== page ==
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The community controls are legitimized by giving it a religious basis guided by cosmological myths in different cultures preserved in oral or written traditions. Thus, there emerged tales of Gods and Goddesses who are angered by cutting trees or interfering with the diversity and they destroy the village or the offender in particular. Sacred groves are one of the finest instances of traditional conservation practices and they also serve as centres of cultural and religious life.

Revamping through SDCs

SDCs have attempted to revamp the sacred groves and shrine crafts, and also settle the area’s land rights in favour of the tribal community under the Community Forest Rights (CFR). Revisiting the tribal pockets for the verification of the sacred groves with the help of ITDA and local ST communities through SDCs has given rich dividends to the State Government.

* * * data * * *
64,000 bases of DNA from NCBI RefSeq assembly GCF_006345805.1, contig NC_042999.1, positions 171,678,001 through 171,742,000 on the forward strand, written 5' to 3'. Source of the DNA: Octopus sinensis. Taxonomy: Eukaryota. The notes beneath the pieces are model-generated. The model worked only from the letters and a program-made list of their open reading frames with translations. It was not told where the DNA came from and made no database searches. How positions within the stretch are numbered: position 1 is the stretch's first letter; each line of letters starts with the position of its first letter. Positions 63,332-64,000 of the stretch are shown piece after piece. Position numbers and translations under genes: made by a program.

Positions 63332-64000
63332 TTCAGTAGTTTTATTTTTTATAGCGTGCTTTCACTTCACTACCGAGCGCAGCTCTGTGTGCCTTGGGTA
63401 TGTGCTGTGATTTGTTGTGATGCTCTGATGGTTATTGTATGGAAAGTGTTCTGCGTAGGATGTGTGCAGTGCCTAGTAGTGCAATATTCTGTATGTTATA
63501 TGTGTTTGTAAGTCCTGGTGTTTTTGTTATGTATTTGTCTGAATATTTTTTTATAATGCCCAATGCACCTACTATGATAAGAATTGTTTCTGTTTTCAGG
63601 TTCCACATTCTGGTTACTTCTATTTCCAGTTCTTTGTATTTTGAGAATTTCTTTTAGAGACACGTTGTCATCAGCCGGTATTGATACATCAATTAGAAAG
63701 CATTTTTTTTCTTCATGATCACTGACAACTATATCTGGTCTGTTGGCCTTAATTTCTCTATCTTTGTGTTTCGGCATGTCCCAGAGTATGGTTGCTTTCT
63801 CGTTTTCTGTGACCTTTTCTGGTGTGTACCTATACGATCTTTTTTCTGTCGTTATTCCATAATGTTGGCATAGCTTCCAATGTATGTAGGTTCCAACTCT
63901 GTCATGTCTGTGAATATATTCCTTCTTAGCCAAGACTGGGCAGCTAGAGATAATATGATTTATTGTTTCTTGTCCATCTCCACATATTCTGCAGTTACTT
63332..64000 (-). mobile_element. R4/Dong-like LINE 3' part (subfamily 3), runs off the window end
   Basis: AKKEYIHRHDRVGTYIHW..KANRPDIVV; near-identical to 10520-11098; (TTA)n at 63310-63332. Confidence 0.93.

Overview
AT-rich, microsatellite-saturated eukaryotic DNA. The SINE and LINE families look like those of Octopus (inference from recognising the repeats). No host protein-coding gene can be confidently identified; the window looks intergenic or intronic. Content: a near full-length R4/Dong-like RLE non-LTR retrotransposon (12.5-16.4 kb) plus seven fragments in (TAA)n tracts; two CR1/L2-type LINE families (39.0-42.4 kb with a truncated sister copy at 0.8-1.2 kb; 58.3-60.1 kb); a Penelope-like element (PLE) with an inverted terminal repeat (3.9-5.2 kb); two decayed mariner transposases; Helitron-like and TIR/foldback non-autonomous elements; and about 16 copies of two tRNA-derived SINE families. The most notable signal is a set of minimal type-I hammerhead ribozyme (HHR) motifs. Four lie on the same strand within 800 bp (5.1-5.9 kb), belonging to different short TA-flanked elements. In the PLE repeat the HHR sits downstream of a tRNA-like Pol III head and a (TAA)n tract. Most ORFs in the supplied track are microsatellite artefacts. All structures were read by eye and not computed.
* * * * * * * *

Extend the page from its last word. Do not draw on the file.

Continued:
While in the nine old SDC districts like Gajapati, Kandhamal, Koraput, Malkangiri, Rayagada, Nabarangpur, Keonjhar, Mayurbhanj and Sundargarh protection of 10,599 Sacred Groves have been taken up and 5,712 have been completed so far, in the 14 newly-inducted districts 584 sacred groves have been taken up.

While the primary nine SDC districts have included all 117 blocks, 58 blocks from the 14 new districts are included in the SDC list.

Pagan Murmu from Badasingaria gram panchayat under Udala block in Mayurbhanj district, who led the team of dancers and priests to showcase the “Sacred Groves” tradition live at the State Level Republic Day Parade, for the first time, says “the ‘Jaheera’ was lying in utter neglect and I used to fence it. Through the SDC initiative, a total of six sacred groves in our gram panchayats are now well-kept along with additional `mandap’ and other structures.

(Bibhuti Barik and Sandip Kumar Bal are Consultants at Poverty & Human Development Monitoring Agency or PHDMA, Odisha)